Honors College Theses

Publication Date



Political Science (B.A.)

Document Type and Release Option

Thesis (open access)

Faculty Mentor

Dr. Jamie Scalera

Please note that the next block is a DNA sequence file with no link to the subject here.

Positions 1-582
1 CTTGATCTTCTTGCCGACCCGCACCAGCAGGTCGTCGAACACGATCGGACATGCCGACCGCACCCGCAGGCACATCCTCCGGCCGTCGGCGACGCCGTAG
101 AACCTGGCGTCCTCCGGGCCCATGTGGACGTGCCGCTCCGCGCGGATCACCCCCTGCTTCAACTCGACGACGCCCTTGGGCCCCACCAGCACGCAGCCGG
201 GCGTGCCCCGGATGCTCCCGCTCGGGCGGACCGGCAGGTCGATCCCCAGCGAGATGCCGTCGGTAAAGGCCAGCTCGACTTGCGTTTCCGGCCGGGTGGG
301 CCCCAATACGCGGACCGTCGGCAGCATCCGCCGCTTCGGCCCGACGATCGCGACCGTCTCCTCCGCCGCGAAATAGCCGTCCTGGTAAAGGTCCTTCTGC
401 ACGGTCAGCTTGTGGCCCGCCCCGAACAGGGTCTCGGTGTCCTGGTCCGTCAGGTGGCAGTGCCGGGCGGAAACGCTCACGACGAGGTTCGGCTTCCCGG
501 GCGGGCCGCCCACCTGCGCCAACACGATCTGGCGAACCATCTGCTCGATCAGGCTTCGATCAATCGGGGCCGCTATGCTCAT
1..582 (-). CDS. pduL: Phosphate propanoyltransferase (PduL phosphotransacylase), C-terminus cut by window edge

Does the presence of female candidates in executive elections increase voter turnout for that election? Does the presence of female chief executives in states increase voter turnout following their tenure? While there is little research surrounding female chief executives and candidates, past research on women in parliament has shown that the increased prevalence of female legislators increases voter turnout rates due to role modeling and socialization. Overall, a more diverse government will feel more democratic and thus more welcoming of participation by both men and women. I theorize that this phenomenon remains true with both female candidates in executive elections and female chief executives. I hypothesize that the presence of both will increase voter turnout for that election where female candidates run and following the tenure of female chief executives. To answer my first question, I conduct a case study on a semi-random sample of thirteen African states. For my second question, I run OLS Times-Series Regression tests on data from 1970 to 2016. With voter turnout being a keystone of democracy, my research could have strong implications for how women are involved in policies aimed at furthering political development and democratization.